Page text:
Episode 19: The Orange Seed, The Oak Tree, & Your Work Operating System

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Josh Allan Dykstra is a recognized thought leader on the future of work and company culture design. He is an author, TEDx speaker, and the CEO of #lovework, where they use technology to help heal burnout and create astonishingly great places to work.

Today I want to talk about another element of work that gets confused a lot.

For the past 15 years or so, I’ve been working in a space that’s often called “Organizational Development.” 

This is a large, somewhat vague, term that applies to how organizations work… or in many cases, don’t.

In Episode 10, I talked a lot about organizations, and how they are actually a lot like organisms — they are living systems.

And in systems of all kinds, living or mechanical, there are inputs and outputs.

In other words, we put things into a system, and based on whatever the system is designed to do, it produces something else on the other side.

Think of it like an orange seed. Inside the orange seed is an entire system designed to grow an orange tree — the whole thing is built to produce that result, and it would be crazy to expect it to do something else, say, grow an oak tree.

Let me give you some other examples…

We put our kids in a traditional education system and they come out with a clear understanding of obedience — raise your hand, ask permission for everything, and so on.

We give our bodies food and rest and we feel re-energized.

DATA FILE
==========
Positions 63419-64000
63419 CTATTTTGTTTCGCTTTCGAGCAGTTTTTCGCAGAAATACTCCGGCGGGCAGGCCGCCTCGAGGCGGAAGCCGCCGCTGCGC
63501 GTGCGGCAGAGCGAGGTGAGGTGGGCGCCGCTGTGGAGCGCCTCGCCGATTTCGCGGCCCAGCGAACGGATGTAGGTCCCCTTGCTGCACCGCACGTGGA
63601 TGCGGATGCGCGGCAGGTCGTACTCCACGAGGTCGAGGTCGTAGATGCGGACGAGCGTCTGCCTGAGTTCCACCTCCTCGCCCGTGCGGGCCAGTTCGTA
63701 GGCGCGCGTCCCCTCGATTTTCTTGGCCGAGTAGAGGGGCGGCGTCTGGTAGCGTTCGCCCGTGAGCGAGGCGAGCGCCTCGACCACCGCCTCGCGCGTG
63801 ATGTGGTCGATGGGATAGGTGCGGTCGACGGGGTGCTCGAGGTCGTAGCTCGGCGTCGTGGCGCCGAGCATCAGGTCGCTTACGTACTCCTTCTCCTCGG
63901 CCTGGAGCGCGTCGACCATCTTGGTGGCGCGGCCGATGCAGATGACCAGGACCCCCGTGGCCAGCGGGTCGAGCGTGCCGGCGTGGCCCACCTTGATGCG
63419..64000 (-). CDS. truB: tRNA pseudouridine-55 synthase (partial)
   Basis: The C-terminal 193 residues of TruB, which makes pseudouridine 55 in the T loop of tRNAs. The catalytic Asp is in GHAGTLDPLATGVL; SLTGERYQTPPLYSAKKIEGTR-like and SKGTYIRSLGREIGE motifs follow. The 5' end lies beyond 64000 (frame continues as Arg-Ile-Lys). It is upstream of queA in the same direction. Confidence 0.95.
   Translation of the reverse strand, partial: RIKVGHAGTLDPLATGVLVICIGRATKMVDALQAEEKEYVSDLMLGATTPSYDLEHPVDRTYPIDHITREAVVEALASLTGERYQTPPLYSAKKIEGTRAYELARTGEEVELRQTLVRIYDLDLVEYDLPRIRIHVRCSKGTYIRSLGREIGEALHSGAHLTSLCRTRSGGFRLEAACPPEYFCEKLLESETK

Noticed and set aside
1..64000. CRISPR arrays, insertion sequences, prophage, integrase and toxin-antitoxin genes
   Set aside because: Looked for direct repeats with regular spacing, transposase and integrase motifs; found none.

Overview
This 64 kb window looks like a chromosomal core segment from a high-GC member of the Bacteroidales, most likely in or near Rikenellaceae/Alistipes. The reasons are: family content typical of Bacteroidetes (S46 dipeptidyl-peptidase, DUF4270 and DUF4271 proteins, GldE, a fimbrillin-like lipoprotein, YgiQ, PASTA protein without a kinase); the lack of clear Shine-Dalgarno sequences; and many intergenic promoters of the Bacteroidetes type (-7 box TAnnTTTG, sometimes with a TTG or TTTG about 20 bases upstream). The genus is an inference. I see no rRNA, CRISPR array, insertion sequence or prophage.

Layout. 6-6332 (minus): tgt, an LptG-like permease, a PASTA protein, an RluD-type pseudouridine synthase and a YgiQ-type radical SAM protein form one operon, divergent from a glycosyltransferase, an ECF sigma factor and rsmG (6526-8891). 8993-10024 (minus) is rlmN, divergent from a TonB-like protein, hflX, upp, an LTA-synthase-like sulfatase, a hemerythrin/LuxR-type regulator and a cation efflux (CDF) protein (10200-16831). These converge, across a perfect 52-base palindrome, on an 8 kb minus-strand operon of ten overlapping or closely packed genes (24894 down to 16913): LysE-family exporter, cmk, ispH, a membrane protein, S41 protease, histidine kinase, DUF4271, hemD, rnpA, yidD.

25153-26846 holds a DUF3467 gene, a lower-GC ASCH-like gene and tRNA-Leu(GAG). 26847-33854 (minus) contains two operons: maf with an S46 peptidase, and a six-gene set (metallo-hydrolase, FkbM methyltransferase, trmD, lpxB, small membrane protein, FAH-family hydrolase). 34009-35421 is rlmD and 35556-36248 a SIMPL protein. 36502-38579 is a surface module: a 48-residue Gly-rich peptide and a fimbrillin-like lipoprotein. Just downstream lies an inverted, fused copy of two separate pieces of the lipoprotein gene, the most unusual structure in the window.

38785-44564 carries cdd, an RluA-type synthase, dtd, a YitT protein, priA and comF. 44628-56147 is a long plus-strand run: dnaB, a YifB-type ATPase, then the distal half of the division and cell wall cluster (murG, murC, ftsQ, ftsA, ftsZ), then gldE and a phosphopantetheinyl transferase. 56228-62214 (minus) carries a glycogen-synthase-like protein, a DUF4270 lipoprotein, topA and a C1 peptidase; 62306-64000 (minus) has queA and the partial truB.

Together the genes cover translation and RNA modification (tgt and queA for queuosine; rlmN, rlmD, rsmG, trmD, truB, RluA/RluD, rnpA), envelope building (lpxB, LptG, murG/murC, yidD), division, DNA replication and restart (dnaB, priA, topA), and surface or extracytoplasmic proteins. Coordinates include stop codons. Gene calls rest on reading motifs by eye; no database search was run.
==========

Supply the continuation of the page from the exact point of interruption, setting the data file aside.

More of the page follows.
We put generally honest people inside Enron, Wells Fargo, or Boeing and they hide things they shouldn’t.

Systems produce what they are designed to produce. And systems have inputs — the things we put into them — and outputs — whatever the system creates.

Well, in the world of work, there’s a bit of a marketplace oddity that’s happened, because there are entire industries that focus almost entirely on outputs.

For example, there are some very large businesses built around things like recognition, engagement, and inclusion.

All very important things — and all outputs. 

These things are all outcomes of systems that are designed to produce them.

Things like recognition, engagement, and inclusion are results that ensue from a workplace operating system that builds psychological safety, has good communication habits, and fosters mutual respect.

For example…

It’s not hard for me to recognize you if I like you, if I respect you, if I appreciate your uniqueness. In that environment, I don’t have to be coerced to tell you that I see your greatness… I just want to.

Likewise, it’s not hard for me to be engaged if my workplace operating system consistently pushes me to do more work activities that align with what energizes me.

And it’s also much easier for me to be more inclusive if my organizational culture actively practices appreciating differences of perspectives — that we don’t just defer to people with the biggest title, largest paycheck, or the most seniority.

And this has gotten VERY confused in the way we “develop organizations.” 

Oftentimes, we think we can get more recognition by deploying cool recognition software, or we can get more engagement by doing an engagement survey, or that we’ll encourage more inclusion by hosting a D&I workshop. 

But working on outputs doesn’t change the system, so, though we mean well, and could see a short-term benefit, at the end of the day nothing is actually meaningfully, sustainably different until we find a way to impact the operating system itself.

To do this, we need to do things like implement better guiding principles, intentionally inject new language into the way we talk to each other, and start new practices that can build new habits.

None of those things are terribly sexy — they all require some intentional, thoughtful work.

But there’s really no way to get the outputs we want unless we create systems that are actually designed to produce them. 

Until we do this, we’ll just keep being forever disappointed that a system designed to produce oranges doesn’t make an oak tree instead.

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